PHOENIX -- As the new school year kicks off, thousands of new-hires haven't had their criminal background checks.
The Department of Public Safety is working through its annual backlog as new teachers rush to get their clearances. DPS says up to 3,000 are waiting for the OK to head to the classroom.
The agency is responsible for processing the fingerprint clearance cards not only for teachers, but also for real-estate agents, nurses, sex-offender registrations, and even prisoners.
While there is an annual slowdown at back-to-school time, this year has been particularly bad thanks to a perfect storm of the summer, late applicants and a recovering economy.
"The good news is the economy has gotten better. More districts are hiring more teachers, but DPS was hit by the economic slowdown so we have ramped up to deal with that," explained DPS spokesman Bart Graves.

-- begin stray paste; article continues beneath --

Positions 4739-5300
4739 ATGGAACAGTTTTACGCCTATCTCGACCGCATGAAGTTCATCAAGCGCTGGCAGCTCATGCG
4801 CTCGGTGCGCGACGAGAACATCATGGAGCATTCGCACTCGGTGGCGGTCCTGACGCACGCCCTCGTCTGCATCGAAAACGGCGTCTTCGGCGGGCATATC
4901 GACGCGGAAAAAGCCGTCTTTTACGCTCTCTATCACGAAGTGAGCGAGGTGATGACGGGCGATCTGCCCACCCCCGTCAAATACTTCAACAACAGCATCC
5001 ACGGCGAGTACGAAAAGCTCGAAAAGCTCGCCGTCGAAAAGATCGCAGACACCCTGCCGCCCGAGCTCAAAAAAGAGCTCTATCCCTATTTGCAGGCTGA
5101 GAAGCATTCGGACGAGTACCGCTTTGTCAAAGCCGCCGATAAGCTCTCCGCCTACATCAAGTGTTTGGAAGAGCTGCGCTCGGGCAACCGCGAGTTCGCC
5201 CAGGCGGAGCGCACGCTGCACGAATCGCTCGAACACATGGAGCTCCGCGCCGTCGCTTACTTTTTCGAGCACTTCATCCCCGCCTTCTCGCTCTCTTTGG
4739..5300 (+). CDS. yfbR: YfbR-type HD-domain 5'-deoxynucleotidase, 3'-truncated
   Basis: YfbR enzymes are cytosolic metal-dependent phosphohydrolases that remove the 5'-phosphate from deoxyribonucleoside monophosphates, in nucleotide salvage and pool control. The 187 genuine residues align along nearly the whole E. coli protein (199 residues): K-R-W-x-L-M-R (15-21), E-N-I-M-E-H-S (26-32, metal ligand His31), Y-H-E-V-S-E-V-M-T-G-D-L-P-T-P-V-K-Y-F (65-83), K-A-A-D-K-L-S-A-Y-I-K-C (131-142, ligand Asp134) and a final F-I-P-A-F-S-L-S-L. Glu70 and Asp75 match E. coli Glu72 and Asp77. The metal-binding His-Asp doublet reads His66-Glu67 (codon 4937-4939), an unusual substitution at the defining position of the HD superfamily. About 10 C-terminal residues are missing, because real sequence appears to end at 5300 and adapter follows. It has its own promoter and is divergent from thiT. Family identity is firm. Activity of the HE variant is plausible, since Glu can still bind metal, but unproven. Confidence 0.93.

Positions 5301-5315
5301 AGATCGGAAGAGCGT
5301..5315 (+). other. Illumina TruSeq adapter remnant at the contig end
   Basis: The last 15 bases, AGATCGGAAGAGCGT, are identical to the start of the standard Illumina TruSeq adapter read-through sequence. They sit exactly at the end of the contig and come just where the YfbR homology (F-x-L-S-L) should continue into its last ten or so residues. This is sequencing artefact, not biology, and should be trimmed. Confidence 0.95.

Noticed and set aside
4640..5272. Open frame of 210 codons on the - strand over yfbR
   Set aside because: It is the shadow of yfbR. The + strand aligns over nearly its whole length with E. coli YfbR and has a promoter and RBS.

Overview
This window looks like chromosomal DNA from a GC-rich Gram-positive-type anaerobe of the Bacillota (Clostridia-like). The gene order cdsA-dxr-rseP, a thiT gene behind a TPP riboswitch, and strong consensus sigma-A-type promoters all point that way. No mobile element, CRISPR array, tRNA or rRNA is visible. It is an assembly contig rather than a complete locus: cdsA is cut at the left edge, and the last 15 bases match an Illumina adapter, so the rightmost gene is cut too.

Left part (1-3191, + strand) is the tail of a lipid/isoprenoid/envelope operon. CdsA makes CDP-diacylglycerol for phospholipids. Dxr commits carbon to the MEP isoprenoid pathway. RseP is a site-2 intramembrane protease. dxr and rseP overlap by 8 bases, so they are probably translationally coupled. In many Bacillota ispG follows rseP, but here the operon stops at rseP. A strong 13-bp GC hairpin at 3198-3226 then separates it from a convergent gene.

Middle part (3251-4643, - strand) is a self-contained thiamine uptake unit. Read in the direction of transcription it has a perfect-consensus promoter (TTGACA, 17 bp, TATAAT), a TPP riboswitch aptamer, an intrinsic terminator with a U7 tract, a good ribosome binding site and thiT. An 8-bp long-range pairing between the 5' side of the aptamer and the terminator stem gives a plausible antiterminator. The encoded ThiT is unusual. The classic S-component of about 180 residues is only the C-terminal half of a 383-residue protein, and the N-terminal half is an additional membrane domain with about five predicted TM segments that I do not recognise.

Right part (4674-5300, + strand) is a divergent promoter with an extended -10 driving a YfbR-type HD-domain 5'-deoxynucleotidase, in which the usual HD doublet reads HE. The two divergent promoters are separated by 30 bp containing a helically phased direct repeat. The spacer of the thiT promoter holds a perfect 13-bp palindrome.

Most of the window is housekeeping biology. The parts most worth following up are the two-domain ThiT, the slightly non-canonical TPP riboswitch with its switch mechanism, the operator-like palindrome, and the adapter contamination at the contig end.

According to Graves, DPS processed 3,000 fingerprint clearance cards a week consistently for the last few years, but that jumped to 5,000 a week in March. And just a few weeks ago, 6,400 fingerprint cards were submitted.
Teachers are being moved to the front of the line, but Graves assures safety is still the biggest priority.
"We are going to be thorough and we're going to take our time because if we're not thorough and we just move through this process very quickly, then you face the possibility of a sex offender being hired by a school district," Graves said.
The fingerprint technicians are working 24 hours a day and more staff has been hired to help, along with temporary workers.
DPS says it takes between six to eight weeks to process the background check and wants to remind people to leave ample time before their start date.